Step 4: Paste the reference into Google Scholar.

http://scholar.google.com/scholar?hl=en&q=Tennessen%2C+J.+et+al.+2012.+Evolution+and+Functional+Impact+of+Rare+Coding+Variation+from+Deep+Sequencing+of+Human+Exomes.+Science.+337+%286090%29%3A+64-69.&btnG=&as_sdt=1%2C32&as_sdtp=

Step 5:

Follow the link to:

http://www.sciencemag.org/content/337/6090/64.short


11 posted on 07/23/2012 8:14:20 PM PDT by fishtank (The denial of original sin is the root of liberalism.)
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To: fishtank
Did all that. Found article. Did not find any reference to Noah, what the actual authors mentioned is that more rapid growth of genetic variation began over 5000 years ago.

Another article to which Science refers comes to a similar conclusion because:

The development of agriculture and livestock in the transition from the Paleolithic to the Neolithic era some 10,000 years ago heralded a demographic explosion in our species that is still ongoing today. Paradoxically, this rapid population growth, made possible by improved living conditions, may be responsible for an excess of damaging variants in our genome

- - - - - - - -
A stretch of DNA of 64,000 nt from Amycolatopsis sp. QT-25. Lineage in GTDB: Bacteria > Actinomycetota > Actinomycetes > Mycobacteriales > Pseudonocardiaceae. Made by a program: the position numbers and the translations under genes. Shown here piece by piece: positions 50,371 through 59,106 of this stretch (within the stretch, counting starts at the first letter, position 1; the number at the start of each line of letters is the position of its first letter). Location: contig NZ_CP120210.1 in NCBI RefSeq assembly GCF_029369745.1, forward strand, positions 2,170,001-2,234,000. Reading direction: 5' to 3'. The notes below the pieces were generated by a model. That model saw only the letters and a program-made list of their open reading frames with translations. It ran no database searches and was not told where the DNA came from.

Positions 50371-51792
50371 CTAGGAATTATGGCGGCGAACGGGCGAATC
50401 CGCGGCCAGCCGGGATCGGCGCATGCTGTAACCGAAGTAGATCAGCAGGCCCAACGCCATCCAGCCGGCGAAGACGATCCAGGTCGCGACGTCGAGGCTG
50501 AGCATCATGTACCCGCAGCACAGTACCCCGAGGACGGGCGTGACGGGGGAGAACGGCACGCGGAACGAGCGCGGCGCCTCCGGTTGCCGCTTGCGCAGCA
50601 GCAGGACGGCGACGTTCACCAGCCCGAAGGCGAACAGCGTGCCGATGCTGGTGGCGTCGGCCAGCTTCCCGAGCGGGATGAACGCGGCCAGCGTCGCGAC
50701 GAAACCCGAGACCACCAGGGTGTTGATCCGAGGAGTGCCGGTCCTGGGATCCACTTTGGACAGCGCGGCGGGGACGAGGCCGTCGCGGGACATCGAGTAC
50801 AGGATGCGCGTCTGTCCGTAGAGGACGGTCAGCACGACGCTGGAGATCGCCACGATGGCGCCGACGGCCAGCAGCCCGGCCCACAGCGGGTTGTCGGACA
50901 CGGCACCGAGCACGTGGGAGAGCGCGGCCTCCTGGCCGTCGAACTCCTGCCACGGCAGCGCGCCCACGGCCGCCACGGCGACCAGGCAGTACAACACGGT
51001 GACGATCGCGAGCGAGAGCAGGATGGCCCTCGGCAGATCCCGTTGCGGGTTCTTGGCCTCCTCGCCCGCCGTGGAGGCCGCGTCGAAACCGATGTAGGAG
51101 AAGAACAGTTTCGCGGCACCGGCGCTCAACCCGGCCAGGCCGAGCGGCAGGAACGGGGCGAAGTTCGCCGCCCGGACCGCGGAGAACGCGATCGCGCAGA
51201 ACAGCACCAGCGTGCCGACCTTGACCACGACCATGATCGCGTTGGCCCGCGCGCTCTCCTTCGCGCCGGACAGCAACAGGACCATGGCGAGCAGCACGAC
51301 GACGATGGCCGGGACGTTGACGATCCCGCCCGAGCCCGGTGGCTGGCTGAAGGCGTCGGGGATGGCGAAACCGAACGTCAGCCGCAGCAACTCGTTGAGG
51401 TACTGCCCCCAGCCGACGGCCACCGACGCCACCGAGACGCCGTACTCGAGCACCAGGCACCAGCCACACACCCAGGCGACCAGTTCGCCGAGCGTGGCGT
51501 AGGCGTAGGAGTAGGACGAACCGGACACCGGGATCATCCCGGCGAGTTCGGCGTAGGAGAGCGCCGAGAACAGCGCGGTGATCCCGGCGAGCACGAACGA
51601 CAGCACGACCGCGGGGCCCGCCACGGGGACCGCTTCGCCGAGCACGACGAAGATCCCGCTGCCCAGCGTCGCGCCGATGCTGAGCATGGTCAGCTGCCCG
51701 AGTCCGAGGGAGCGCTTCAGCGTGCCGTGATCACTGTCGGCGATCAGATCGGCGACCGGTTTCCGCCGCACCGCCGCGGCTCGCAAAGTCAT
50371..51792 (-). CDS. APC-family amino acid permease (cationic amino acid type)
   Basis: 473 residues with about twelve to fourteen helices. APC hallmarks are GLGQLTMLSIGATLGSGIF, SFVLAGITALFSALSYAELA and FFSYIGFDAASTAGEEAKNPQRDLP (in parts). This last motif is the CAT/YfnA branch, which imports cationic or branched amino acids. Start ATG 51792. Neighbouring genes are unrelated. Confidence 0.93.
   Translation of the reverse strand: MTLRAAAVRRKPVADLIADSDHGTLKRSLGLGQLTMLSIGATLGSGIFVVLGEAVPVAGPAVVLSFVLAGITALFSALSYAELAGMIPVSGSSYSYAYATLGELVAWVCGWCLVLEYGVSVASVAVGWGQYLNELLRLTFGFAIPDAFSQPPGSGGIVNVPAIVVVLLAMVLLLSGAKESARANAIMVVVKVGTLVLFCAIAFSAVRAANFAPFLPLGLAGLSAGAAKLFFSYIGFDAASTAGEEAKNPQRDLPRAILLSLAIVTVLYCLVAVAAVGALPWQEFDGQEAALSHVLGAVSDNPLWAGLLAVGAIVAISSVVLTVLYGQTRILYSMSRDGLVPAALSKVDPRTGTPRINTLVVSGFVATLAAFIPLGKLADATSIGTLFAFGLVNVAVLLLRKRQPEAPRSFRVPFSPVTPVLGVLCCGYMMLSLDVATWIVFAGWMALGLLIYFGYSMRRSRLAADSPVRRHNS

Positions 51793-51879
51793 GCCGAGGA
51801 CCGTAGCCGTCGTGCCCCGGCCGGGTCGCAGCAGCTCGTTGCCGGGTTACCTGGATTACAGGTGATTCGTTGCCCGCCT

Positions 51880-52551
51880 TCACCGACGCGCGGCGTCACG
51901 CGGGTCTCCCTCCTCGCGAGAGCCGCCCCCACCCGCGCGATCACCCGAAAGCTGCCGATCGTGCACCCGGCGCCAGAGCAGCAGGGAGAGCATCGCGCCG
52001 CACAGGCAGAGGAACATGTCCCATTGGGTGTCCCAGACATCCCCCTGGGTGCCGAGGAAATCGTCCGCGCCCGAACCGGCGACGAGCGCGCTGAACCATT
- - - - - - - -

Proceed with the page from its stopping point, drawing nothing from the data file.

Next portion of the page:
In other words, as humans developed agriculture and animal husbandry they became more diverse.

Sorry, but your first post said "The original work appeared in "Science" magazine". The author, Jeffery Tomkins, does not appear in Science, the article that he used to draw his conclusions does. The other article that I referenced above speaks of the transition from Paleolithic to Neolithic over 10,000 years ago. Does this mean that the young Earth theory is wrong or can we just skip this background foundation because it goes back too far?

Sorry, but cherry picking articles to find evidence that you want while ignoring others that do not fit your conclusions is dishonest.

12 posted on 07/23/2012 9:27:12 PM PDT by par4